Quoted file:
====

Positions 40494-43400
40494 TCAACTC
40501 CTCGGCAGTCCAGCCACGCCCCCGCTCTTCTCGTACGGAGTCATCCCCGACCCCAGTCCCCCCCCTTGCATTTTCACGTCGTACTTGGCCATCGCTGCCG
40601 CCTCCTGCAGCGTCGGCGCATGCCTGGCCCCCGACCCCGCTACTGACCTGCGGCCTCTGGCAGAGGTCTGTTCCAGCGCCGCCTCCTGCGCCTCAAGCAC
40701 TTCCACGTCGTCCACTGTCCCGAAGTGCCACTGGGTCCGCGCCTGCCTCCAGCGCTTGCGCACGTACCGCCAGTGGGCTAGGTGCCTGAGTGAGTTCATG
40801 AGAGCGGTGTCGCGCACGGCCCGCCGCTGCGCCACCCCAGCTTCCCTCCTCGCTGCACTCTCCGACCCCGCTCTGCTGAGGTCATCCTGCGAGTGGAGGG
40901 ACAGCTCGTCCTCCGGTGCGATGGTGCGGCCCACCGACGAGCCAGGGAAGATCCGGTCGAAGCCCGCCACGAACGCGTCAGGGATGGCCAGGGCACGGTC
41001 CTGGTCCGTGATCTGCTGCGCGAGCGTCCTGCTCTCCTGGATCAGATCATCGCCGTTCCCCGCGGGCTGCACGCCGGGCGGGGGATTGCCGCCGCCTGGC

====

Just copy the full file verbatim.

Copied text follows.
Positions 40494-43400
40494 TCAACTC
40501 CTCGGCAGTCCAGCCACGCCCCCGCTCTTCTCGTACGGAGTCATCCCCGACCCCAGTCCCCCCCCTTGCATTTTCACGTCGTACTTGGCCATCGCTGCCG
40601 CCTCCTGCAGCGTCGGCGCATGCCTGGCCCCCGACCCCGCTACTGACCTGCGGCCTCTGGCAGAGGTCTGTTCCAGCGCCGCCTCCTGCGCCTCAAGCAC
40701 TTCCACGTCGTCCACTGTCCCGAAGTGCCACTGGGTCCGCGCCTGCCTCCAGCGCTTGCGCACGTACCGCCAGTGGGCTAGGTGCCTGAGTGAGTTCATG
40801 AGAGCGGTGTCGCGCACGGCCCGCCGCTGCGCCACCCCAGCTTCCCTCCTCGCTGCACTCTCCGACCCCGCTCTGCTGAGGTCATCCTGCGAGTGGAGGG
40901 ACAGCTCGTCCTCCGGTGCGATGGTGCGGCCCACCGACGAGCCAGGGAAGATCCGGTCGAAGCCCGCCACGAACGCGTCAGGGATGGCCAGGGCACGGTC
41001 CTGGTCCGTGATCTGCTGCGCGAGCGTCCTGCTCTCCTGGATCAGATCATCGCCGTTCCCCGCGGGCTGCACGCCGGGCGGGGGATTGCCGCCGCCTGGC